Image via Lubbock Online
As we approach this upcoming season, I’m going to discuss each position group and offer some thoughts on how it compares to last year’s group. Let’s start in the trenches on the offensive side of the ball.
Last year the Sooners were breaking in two new edge protectors. At right tackle, Josiah St. John eventually lost his starting spot to true freshman, Dru Samia. Meanwhile on the left side, redshirt freshman Orlando Brown won the job early on and held it throughout the season. Not surprisingly both Brown and Samia had their ups and downs during the course of the season, but both also unquestionably improved as things continued to progress.
To be candid, after watching Brown get out-athleted over and and over again by edge rushers early in the season, I started to think that no amount of time or experience was going to resolve the issue. However, I can admit now I was wrong. He certainly struggled at times, but improved overall on his ability to get out of his stance and pick up that pressure off the edge.
This year Brown and Samia have a full year of experience under the belts and an entire offseason to get bigger and stronger. That said, this OU offense will also face some new pass rushing challenges this year as compared to last. TCU’s defense was decimated last year, plus their incumbent edge guys are also a year older as are the guys behind them. Same is true for Texas with Naasshon Hughes & co. And Oklahoma State will have no less than three high ceiling pass-rushers in Jarrell Owens, Jordan Brailford & Trey Carter.
Prediction – Based on the talent both Brown and Samia displayed last season as first-year starters and now with that experience, I expect Oklahoma should be better at both offensive tackle spots in 2016.
Offensive Guard & Center
The Sooners still have one of last year’s starting guards in Jonathan Alvarez, but they are also replacing two former starters in Nila Kasitati and Ty Darlington. It’s easy to think Oklahoma will be better simply due to a potential upgrade in athleticism at both spots, a presumption I’ve seen many an OU fan make. But on the o-line you can be as athletic as you want, however if your leader isn’t identifying blitzes, if someone is missing a block, simply put it can all go to crap real quick. And no amount of strength or athleticism will make a lick of difference when/if your man gets through the line unimpeded, or you’re late making your way up to the next level.
We all love Cody Ford. He’s a big strong kid that roll his hips like a tidal wave and runs very well for someone his size. But he’ll also be getting his first start ever in a college game less than two weeks from now. Alvarez clearly has some experience at center but based on reports out of fall camp, the Sooners may wind up starting walk-on Erick Wren in the middle. Which would be another inexperienced guy who would have a lot on his plate as the new leader of the line…or as JY says, the tip of the spear.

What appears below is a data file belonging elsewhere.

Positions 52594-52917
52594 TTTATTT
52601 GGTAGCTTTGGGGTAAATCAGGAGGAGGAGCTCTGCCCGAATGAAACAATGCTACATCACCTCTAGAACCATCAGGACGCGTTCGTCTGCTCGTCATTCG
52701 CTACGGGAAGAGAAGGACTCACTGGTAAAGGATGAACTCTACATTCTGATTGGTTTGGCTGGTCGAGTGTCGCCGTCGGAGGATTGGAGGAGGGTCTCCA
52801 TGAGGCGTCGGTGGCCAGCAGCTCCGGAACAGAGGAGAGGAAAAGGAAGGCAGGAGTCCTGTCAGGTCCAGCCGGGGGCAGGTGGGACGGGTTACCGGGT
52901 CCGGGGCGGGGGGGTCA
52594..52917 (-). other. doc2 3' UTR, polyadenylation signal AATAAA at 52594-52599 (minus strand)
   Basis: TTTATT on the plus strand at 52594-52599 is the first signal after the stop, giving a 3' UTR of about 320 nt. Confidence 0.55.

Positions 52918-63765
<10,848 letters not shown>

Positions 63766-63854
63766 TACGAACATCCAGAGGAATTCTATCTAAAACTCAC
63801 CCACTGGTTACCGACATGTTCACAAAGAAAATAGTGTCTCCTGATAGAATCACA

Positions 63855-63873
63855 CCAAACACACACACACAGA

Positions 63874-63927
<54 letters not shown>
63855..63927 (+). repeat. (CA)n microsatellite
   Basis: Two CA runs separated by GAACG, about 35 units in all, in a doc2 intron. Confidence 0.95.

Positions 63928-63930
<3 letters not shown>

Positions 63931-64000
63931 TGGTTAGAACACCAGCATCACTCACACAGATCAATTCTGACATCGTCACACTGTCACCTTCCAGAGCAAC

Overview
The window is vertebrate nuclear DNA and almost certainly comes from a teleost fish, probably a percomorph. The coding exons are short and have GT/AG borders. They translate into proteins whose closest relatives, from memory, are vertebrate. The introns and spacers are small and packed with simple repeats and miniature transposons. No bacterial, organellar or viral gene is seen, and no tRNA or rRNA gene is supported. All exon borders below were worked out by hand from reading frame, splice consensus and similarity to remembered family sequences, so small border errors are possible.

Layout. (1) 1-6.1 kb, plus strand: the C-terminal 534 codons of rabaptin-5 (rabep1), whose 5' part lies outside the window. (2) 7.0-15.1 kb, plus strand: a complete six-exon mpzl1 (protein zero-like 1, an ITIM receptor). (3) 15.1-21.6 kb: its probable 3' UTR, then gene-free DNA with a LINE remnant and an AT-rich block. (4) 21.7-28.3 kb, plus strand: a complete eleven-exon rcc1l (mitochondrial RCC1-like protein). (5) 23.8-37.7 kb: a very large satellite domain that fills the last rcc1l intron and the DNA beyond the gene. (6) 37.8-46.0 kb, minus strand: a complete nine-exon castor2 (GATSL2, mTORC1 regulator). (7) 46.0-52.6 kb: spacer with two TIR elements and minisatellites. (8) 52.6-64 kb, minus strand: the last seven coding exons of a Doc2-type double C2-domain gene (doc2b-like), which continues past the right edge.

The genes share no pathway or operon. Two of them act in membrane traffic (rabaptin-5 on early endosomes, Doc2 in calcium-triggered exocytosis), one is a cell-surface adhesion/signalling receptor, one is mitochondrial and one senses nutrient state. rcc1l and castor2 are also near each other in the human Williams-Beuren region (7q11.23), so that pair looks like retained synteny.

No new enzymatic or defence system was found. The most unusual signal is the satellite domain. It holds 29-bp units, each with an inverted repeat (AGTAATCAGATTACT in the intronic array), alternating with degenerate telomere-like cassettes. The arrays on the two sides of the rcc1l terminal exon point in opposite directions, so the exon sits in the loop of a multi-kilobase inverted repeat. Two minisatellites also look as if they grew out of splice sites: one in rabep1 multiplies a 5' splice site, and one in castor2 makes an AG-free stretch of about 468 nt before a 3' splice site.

If you put center aside for the moment, the biggest question mark right now seems to be at right guard. Going into camp the starter was Ben Powers, but based on what we’ve heard from practices it sounds like Alvarez or Alex Dalton will eventually get the nod there. Alvarez has experience at guard playing on the left side last year, so if Dalton is able to beat him out it would seem somewhat safe to assume the position is in good hands.
Everyone should (and probably does) know that if you MUST leak on the offensive line, it needs to be on the edge. Interior defensive pressure is the most immediate and while the Big 12 isn’t stacked with great interior defensive linemen, typically the undersized guys who move well — something there are plenty of in this conference — can create no shortage of slants, stunts, twists and all kinds of movement employed to create missed assignments. For an inexperienced interior offensive line, like the one OU could potentially be putting out there, picking up those gap exchanges can be a problem.
Prediction – No surprise, this one is a little tougher. On the one hand, I agree with the majority that OU is looking at an upgrade in terms of athleticism as compared to last year. But at the same time OU is going to face some stiff competition over the course of that first half of the season, with teams that like to move their defensive front A LOT to create pressure and confusion.
By the end of the season I see this position being better than last year. Early on, however, there’s likely to be some issues and this team’s success (or lack there of) figures to have a lot to do with (1) how big those issues are (or are not) and (2) how quickly they get resolved.